I carried the roses back to my car. Once on the blacktop, I stamped my boots, shaking the snow free. I brought the flowers to my nose, but, of course, there was no scent.

“What in the hell are fifteen roses doing here?” I asked the deserted road. “Is it a tribute to Elizabeth?”


Maybe, my inner voice replied. Either that or a message.


T. S. Eliot called April “the cruelest month.” T. S. Eliot never spent a January in Minnesota. If he had, he would have known that to us April is the light at the end of the tunnel. It is the promise of warmth; it is the bright and shiny future (not to mention the beginning of the baseball season). It is also a long way off. Which is why I took great pleasure from stepping into Fleur de Lis on Main, the only florist shop in Victoria. It smelled warm and damp and made me think of spring.

The woman behind the counter had enormous eyes that seemed to be in mourning. She spoke softly and for a moment I wondered if she was conducting a wake in the back room.

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“May I help you?”

“Do you sell long-stemmed red roses?”

“We certainly do.”

“How many in a bouquet?”

“Usually a dozen, but we can make up a bouquet of any size.”

“Have you recently sold a bouquet of fifteen roses? Long-stemmed roses?”



“I don’t think so—No, I’m sure I haven’t. Why do you ask?”

“I recently came across a bouquet of fifteen red roses, and I wondered if they came from here.”

“No. No, I’m sure they haven’t. I would have remembered an order of fifteen. It’s an odd number.”

“In what way is it odd?”

“There is a traditional meaning attached to the number of roses you give someone. For example, a single rose means ‘Love at first sight,’ or ‘I still love you.’ ”

“Still love you? I thought it meant simply, ‘I love you.’ ”

“No, that’s three roses. Nine roses means ‘We’ll be together forever.’ A dozen means ‘Please be mine?’ Two dozen means ‘I’m forever yours.’ Fifty roses professes ‘Unconditional love.’ Nine dozen means ‘Will you marry me?’ and nine hundred ninety-nine roses means ‘I will love you till the end of time.’ ”

“What does fifteen mean?

“ ‘Please forgive me.’ ”

A short time later I was again parked on the shoulder of County Road 13 opposite Milepost Three. I left the Audi, went to the edge of the road, and tossed the bouquet of fifteen red roses back where I found it.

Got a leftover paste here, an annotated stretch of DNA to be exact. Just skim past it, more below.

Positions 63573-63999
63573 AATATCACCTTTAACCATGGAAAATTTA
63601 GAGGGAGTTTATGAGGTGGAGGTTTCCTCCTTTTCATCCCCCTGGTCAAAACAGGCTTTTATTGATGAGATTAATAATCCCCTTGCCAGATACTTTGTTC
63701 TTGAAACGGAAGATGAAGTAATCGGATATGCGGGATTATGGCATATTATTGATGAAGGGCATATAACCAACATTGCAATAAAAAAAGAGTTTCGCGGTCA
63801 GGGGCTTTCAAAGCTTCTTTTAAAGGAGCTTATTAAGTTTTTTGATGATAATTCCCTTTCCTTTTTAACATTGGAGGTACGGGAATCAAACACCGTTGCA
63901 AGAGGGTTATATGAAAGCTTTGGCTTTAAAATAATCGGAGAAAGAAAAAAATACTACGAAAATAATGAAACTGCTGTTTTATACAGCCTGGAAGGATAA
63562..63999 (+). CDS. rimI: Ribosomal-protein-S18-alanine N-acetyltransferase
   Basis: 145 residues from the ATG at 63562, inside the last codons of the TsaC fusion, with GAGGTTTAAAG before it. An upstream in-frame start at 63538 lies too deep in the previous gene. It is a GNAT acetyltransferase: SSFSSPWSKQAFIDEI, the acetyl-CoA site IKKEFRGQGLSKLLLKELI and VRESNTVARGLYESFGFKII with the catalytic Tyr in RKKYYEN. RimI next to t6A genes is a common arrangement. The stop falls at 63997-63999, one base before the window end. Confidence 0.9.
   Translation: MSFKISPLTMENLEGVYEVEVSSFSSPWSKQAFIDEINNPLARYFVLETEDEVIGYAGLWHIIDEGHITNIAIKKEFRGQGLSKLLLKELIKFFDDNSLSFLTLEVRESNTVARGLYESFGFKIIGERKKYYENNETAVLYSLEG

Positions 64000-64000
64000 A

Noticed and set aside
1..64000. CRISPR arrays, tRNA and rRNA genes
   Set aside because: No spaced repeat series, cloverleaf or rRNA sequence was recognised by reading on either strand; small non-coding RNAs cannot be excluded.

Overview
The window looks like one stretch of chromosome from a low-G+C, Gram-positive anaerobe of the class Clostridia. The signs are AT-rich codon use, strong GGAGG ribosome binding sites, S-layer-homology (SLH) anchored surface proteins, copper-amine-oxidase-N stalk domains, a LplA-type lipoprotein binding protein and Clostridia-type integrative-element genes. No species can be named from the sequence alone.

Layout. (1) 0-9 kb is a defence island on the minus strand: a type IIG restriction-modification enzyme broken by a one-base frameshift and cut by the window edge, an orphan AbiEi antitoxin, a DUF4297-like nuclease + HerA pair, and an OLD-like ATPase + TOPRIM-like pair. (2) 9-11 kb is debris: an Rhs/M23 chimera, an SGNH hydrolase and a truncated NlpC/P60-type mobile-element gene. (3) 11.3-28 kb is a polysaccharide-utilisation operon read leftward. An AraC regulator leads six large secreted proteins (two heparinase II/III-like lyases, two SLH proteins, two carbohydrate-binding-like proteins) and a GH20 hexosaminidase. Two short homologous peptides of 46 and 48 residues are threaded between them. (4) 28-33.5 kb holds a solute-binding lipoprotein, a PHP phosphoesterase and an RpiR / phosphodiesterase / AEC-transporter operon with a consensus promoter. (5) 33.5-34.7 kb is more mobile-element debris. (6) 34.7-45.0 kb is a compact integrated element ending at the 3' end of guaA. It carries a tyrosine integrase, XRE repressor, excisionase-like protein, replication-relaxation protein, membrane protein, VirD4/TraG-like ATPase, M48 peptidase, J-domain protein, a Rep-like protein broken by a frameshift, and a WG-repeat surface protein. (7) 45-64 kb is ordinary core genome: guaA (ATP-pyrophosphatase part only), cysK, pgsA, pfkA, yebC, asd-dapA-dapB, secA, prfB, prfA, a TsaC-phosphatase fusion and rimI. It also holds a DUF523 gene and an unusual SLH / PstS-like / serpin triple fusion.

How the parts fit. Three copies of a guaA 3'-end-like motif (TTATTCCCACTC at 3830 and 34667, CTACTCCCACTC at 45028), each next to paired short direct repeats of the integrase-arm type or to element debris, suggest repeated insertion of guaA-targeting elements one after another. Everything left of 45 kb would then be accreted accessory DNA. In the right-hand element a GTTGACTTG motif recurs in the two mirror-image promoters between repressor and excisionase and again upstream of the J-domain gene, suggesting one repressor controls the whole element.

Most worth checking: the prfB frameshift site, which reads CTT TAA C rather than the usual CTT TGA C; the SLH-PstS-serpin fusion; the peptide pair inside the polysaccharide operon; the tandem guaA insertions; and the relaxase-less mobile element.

“Who is it, Elizabeth?” I asked. “Who’s apologizing to you? Or are the roses meant for me?”

If the flowers hadn’t been purchased in Victoria, then they must have come from outside. As I had.

“I’m being played, sweetie,” I said aloud. “I can feel it. I don’t suppose you could tell me who’s plucking the strings?”

Elizabeth didn’t answer.

I stood alongside the ditch, not moving, not really thinking much, either. Someone driving by could have mistaken me for a cow in a pasture. After a few minutes I dropped a single white chrysanthemum next to the roses. The woman at the flower shop told me it meant “truth.”

“It would be nice, Elizabeth,” I said, “if we could find some.”

The huge, overstuffed chair had been upholstered in blue mohair and the large sofa against the wall was covered in the same material. Both had ornately carved woodwork on the arms and along the backs. The large rug was a faded Persian. A coffee table made of ancient wood stood on the rug in front of the sofa and a matching end table had been placed at the elbow of the chair. There was a lace doily in the center of the end table and a crystal lamp in the center of that. Mounted on the wall in front of the sofa was a series of photographs. Mrs. Rogers identified the subjects—Elizabeth, her daughter, murdered by assailant or assailants unknown, Michael, her son, killed in a car accident, Thomas, her husband, dead of a heart attack.

“It has been very difficult,” Mrs. Rogers said.

Her eyes had known anguish, yet suffering had not made them hard. Instead, they somehow had remained soft, even kindly and I wondered how Mrs. Rogers had managed it.

“After Beth was killed, my anger was powerful,” she explained. “I hated. Since the Lord didn’t show me whom to hate, I hated the world, I hated Him. I hid that anger, that hate, buried it deep inside because there were so many others who were hurting as I was, so many others who needed help. My husband, I needed to help him deal with our loss. My son—my son was so young at the time, only ten years old when his beloved sister was taken from him, and like the rest of us, he did not know why. So many others. Relatives. Friends. Neighbors who did not know Beth except as a cheerleader at the high school. They were all suffering, all desperate for comfort. I needed to be strong for them. When they no longer needed my strength, I tried to regain my anger, my hate; I went searching for it in the lowest part of my heart and discovered that it was gone.”

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